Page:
Inert Detritus The Internet's dust bunnies

6 October 2006 @ 10am

The Master List: Airline Security Failure at its Finest

From my favorite author, Bruce Schneier:

Famous­ly bad peo­ple are or aren’t on it, for no appar­ent rea­son. Peo­ple that ought to be on it, like the ter­ror sus­pects in Britain’s “air­lin­er plot”, aren’t on it.

Why does­n’t this list work?

  • Because it’s easy to cor­rupt with bad data, and it’s impos­si­ble to purge bad data.
  • Name over­lap is com­mon in this coun­try, and every­where else around the globe. My name is shared with at least four peo­ple in the US alone.
  • Peo­ple get on the list for no dis­cern­able rea­son, such as US Sen­a­tors, but they have no suc­cess at remov­ing their name from the list, even when it’s some ver­i­fi­able, like a Sen­a­tor.

In the case of name overlap:

Gary Smith, John Williams and Robert John­son are some of those names. Kroft talked to 12 peo­ple with the name Robert John­son, all of whom are detained almost every time they fly. The deten­tions can include strip search­es and long delays in their travels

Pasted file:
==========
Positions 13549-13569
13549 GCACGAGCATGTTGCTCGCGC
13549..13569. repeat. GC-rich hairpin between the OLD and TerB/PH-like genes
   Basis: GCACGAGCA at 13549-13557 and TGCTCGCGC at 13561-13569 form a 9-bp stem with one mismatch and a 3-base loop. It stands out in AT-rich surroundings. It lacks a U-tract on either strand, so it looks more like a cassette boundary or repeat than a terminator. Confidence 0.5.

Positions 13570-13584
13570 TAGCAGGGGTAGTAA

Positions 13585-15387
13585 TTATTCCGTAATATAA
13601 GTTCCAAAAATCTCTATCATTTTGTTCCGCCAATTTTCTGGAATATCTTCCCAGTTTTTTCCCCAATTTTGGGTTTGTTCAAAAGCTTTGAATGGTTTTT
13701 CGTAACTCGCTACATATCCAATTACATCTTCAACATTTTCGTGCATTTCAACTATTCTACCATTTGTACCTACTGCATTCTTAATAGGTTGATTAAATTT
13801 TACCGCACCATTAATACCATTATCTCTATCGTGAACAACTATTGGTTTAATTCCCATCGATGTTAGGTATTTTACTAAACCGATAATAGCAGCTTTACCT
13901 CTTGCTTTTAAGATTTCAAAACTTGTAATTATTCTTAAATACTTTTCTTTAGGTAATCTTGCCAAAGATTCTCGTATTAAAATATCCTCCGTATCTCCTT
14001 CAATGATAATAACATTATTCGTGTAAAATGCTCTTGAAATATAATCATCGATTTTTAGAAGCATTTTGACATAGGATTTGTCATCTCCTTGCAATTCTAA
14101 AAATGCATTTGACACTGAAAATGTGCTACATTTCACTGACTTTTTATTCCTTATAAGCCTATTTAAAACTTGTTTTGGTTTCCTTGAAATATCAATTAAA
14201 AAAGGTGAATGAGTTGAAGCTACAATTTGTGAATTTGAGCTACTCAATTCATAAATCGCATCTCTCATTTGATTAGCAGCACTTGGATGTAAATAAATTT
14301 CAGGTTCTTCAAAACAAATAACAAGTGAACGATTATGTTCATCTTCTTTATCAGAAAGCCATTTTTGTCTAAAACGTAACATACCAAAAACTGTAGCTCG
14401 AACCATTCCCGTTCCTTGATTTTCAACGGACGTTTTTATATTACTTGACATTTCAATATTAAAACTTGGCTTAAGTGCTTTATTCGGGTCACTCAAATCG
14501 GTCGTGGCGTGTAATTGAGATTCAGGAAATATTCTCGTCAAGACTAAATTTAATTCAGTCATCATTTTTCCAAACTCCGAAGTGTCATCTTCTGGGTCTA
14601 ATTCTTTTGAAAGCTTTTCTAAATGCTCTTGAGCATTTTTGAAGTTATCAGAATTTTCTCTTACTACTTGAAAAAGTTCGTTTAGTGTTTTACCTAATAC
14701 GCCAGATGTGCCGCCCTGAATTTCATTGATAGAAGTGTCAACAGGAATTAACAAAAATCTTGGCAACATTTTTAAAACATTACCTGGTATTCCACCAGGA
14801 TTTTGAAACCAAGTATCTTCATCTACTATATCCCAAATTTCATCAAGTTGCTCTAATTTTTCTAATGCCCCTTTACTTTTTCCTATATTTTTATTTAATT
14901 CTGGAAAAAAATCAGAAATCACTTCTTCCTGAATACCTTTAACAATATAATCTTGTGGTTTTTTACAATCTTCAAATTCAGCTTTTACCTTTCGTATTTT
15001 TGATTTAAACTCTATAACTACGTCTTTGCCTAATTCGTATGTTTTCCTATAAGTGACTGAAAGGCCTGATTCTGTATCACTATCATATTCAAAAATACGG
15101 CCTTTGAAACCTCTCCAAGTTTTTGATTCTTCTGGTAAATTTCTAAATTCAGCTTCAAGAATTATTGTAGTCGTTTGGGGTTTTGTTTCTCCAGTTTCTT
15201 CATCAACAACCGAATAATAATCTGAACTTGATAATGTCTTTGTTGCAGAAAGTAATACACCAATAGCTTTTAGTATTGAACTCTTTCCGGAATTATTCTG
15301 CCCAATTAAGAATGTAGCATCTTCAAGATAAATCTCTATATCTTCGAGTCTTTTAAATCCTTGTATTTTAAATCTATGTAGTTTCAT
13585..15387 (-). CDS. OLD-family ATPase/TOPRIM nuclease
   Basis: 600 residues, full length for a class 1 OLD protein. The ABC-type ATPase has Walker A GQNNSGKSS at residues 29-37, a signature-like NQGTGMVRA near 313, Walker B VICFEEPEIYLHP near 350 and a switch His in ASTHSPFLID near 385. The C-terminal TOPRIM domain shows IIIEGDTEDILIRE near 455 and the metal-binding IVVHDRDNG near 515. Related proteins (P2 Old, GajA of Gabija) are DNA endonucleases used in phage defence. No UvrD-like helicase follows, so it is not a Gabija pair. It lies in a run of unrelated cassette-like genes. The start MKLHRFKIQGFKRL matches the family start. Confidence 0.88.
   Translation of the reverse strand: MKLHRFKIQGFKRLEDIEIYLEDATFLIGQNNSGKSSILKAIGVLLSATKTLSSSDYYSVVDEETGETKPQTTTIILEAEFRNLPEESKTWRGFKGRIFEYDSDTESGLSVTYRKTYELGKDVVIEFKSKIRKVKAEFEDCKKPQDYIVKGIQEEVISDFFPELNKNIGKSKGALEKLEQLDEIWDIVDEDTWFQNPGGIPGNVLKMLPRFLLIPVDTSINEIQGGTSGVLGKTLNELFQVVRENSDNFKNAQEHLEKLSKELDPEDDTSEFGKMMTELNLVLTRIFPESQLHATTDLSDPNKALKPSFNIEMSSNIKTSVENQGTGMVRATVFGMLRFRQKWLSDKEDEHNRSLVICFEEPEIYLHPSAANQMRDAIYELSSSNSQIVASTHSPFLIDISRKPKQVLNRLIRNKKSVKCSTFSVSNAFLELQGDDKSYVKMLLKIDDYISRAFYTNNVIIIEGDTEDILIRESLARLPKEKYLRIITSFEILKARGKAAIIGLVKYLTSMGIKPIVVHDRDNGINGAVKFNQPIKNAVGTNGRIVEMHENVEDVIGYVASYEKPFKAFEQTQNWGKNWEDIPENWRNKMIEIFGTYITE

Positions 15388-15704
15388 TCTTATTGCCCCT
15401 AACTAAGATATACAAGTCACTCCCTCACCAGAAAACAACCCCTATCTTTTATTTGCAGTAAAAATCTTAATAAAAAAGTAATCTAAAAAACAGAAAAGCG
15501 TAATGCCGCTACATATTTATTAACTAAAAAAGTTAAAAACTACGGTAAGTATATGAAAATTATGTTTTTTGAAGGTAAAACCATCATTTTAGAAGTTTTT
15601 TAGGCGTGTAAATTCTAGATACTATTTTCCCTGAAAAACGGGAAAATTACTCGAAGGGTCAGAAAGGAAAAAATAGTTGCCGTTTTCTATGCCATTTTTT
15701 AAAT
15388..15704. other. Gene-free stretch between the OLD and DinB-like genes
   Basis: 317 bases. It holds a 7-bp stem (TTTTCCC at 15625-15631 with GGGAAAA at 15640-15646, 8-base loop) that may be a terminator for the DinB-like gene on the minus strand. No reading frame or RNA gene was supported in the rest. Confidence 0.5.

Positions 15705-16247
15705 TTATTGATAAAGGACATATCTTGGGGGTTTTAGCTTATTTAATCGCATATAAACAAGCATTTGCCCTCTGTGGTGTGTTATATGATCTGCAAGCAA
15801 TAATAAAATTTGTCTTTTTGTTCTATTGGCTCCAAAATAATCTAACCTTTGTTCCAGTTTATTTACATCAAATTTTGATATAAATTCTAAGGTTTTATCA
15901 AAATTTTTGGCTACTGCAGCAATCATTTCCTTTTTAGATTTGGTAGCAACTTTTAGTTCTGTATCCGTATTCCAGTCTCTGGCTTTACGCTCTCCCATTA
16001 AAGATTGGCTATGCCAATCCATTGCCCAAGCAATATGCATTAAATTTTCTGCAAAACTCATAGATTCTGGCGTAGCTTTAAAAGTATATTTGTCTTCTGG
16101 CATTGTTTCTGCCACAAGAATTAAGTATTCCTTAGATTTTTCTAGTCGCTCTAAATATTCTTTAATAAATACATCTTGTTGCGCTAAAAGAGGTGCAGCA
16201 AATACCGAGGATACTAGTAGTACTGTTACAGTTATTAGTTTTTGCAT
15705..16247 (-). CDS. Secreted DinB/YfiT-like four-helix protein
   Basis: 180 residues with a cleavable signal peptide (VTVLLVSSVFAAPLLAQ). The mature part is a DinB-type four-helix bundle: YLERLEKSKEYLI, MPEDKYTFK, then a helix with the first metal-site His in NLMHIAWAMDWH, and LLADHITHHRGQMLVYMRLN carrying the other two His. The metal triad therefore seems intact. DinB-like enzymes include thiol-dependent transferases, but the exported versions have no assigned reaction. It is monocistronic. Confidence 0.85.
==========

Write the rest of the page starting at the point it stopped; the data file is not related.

Glad anoth­er Christo­pher Bowns has­n’t decid­ed to do any­thing sus­pi­cious yet, oth­er­wise I’d be put through all that every time I travelled.

Sup­port­ers of the no-fly lists and “secu­ri­ty the­ater” we expe­ri­ence at the air­ports will say, “But you’ve just crit­i­cized our approach with­out giv­ing any real suggestions!”

The sug­ges­tions remain the following:

  • Screen all lug­gage for known explo­sives, not just carry-ons.
  • Tie lug­gage to pas­sen­gers. If some­one dis­em­barks before take-off, their bags should not be left on the plane.
  • Invest mon­ey in “hinky-ness detec­tors”: peo­ple. More screen­ers with behav­iour­al analy­sis train­ing, and less screen­ers with “poke peo­ple with met­al detec­tor” train­ing. A well-trained screen­er can pick up on behav­iour­al “tells” that no machine will ever flag.